Not down in the dumps below Low Hump: Gough's Southern Giant Petrels are breeding well in the third year of study

In 2010 I started a demographic study of Southern Giant Petrels Macronectes giganteus on Gough Island in the south Atlantic (click here).  Such a study is of interest as Gough is the most northerly breeding locality for this ACAP-listed species, with a total of 253 pairs laying eggs at different localities in the latest (2012/13) breeding season (click here).

With the study now in its third year it is pleasing to once more report that the birds in the chosen study colony below Low Hump on the island's eastern coast continue to breed well.  The most recent colony visit to band downy chicks last month revealed a hatching success of 68% (from 166 eggs laid).  This compares with 79% (164 eggs laid) in 2010 and 85% (170 eggs laid) in 2011.  Overall for the three years of study 500 eggs have been laid of which 386 (77%) hatched.  Although hatching success in the third year is the lowest of the three, it is still high when compared with published studies conducted at some other islands (e.g. an average hatching success of only 43% (range 24-63%) over nine years at Marion Island in the southern Indian Ocean - click here).

A Southern Giant Petrel attempts to brood its large downy chick on Gough Island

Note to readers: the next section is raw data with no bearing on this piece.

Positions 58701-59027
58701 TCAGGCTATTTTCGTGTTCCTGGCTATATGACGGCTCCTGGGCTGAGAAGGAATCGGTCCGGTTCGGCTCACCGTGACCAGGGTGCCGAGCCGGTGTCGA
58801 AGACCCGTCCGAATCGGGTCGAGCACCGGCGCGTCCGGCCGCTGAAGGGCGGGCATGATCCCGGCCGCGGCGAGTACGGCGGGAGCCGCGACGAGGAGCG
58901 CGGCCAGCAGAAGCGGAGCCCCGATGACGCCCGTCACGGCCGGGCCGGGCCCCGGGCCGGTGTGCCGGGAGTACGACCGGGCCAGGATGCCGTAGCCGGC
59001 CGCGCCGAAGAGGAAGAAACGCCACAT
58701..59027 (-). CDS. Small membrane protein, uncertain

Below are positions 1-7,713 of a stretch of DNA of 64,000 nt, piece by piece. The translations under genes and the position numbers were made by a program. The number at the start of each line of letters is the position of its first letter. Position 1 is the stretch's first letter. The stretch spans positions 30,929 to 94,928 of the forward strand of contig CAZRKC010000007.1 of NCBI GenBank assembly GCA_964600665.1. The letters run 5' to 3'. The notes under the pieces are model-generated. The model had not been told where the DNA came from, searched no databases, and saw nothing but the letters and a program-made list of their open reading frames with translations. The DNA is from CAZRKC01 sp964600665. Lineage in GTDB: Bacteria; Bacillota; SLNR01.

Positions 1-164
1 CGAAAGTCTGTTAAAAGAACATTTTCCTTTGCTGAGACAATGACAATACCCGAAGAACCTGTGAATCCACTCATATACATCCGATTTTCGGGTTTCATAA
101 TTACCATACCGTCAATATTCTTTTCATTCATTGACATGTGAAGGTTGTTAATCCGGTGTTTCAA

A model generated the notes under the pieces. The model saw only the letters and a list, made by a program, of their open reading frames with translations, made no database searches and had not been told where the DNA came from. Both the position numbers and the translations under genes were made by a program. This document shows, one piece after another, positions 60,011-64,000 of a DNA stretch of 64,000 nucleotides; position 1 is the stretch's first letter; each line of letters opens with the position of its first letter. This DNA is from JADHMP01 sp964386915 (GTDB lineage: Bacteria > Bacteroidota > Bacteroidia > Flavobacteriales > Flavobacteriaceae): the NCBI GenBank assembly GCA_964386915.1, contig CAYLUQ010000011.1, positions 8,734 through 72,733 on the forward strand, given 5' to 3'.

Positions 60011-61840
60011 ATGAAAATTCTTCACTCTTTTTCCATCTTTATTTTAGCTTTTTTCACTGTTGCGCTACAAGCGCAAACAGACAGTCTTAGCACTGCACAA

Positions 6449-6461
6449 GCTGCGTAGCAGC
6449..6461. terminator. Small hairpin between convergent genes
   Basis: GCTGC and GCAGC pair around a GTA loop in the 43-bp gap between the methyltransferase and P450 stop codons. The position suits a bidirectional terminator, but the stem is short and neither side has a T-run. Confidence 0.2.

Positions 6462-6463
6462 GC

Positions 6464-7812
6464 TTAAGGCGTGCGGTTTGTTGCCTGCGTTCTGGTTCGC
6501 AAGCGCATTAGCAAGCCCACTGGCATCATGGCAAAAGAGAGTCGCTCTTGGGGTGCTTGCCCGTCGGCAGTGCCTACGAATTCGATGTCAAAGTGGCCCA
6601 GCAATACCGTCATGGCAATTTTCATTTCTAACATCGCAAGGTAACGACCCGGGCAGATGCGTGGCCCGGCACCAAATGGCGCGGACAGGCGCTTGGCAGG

Photograph by Jophn Cooper

The demographic study of Southern Giant Petrels on Gough has been funded by a Captain Simpson Scholarship received in 2010 from the Royal Naval Birdwatching Society.  The support of the FitzPatrick Institute, University of Cape Town, Royal Society for the Protection of Birds, the South African Department of Environmental Affairs, the South African National Antarctic Programme and the Tristan Conservation Department is gratefully acknowledged.  With thanks to Chris Bell and Mara Nydegger for field work and information.


Cooper, J., Brooke, M.deL., Burger, A.E., Crawford, R.J.M., Hunter, S. & Williams, A.J. 2001.  Aspects of the breeding biology of the Northern Giant Petrel (Macronectes halli) and the Southern Giant Petrel M. giganteus) at sub-Antarctic Marion Island.  International Journal of Ornithology 4: 53-68.

John Cooper, ACAP Information Officer, 10 November 2012

The Agreement on the
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ACAP is a multilateral agreement which seeks to conserve listed albatrosses, petrels and shearwaters by coordinating international activity to mitigate known threats to their populations.

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